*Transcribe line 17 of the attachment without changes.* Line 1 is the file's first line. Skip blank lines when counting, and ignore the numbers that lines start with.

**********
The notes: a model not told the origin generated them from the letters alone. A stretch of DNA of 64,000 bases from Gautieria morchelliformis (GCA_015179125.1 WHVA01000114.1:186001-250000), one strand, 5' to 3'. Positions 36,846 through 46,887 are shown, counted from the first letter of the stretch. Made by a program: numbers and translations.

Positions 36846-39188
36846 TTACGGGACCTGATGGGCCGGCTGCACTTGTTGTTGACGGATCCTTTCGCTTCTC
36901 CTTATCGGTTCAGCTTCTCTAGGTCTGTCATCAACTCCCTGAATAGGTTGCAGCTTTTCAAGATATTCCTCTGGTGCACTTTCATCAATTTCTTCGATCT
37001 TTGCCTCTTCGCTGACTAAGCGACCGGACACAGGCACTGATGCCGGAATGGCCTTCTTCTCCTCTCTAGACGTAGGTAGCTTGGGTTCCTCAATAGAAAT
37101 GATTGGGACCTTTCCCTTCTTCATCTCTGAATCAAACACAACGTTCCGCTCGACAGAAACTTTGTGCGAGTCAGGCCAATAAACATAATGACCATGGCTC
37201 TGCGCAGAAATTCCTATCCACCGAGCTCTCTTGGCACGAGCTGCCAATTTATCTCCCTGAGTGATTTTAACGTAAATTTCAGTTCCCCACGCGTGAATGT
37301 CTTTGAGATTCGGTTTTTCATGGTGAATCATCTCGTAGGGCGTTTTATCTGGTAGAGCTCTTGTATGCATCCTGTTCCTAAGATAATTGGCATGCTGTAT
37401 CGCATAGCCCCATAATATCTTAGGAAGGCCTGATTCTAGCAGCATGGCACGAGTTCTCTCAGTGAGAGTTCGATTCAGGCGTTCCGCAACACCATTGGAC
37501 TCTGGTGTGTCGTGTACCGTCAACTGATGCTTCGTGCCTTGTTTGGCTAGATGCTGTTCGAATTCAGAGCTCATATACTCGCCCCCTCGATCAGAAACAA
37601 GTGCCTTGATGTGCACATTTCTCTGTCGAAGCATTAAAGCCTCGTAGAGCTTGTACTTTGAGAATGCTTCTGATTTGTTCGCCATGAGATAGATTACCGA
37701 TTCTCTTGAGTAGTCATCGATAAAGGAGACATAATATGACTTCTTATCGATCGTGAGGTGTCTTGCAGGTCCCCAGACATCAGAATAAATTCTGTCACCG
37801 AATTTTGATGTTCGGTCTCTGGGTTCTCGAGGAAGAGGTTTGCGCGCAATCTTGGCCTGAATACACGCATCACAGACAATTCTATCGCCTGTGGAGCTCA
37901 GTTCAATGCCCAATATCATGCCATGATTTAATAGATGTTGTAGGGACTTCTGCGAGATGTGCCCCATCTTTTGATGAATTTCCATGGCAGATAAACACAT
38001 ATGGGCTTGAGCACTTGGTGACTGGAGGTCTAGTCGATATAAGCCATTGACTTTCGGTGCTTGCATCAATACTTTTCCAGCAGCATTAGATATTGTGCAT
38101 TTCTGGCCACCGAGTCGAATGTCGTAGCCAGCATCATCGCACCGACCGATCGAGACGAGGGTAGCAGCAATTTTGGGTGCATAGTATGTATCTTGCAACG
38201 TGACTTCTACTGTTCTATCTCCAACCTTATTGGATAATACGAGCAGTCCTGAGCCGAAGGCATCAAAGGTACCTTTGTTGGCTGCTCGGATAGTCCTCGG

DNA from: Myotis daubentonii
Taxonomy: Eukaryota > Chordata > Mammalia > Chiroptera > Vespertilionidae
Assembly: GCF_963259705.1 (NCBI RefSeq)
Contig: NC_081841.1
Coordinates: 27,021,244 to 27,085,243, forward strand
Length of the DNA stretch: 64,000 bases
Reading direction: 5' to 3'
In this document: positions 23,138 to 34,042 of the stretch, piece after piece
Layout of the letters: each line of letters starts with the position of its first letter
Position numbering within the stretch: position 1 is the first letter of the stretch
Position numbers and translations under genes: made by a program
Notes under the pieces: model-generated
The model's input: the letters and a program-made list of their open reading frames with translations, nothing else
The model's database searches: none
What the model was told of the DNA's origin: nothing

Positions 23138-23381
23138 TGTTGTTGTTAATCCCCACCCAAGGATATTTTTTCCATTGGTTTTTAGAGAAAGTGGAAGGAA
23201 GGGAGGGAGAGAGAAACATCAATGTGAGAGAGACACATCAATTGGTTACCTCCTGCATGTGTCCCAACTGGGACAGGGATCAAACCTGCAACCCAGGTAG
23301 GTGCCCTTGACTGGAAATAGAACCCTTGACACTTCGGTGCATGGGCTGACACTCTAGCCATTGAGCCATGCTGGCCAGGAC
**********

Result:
38201 TGACTTCTACTGTTCTATCTCCAACCTTATTGGATAATACGAGCAGTCCTGAGCCGAAGGCATCAAAGGTACCTTTGTTGGCTGCTCGGATAGTCCTCGG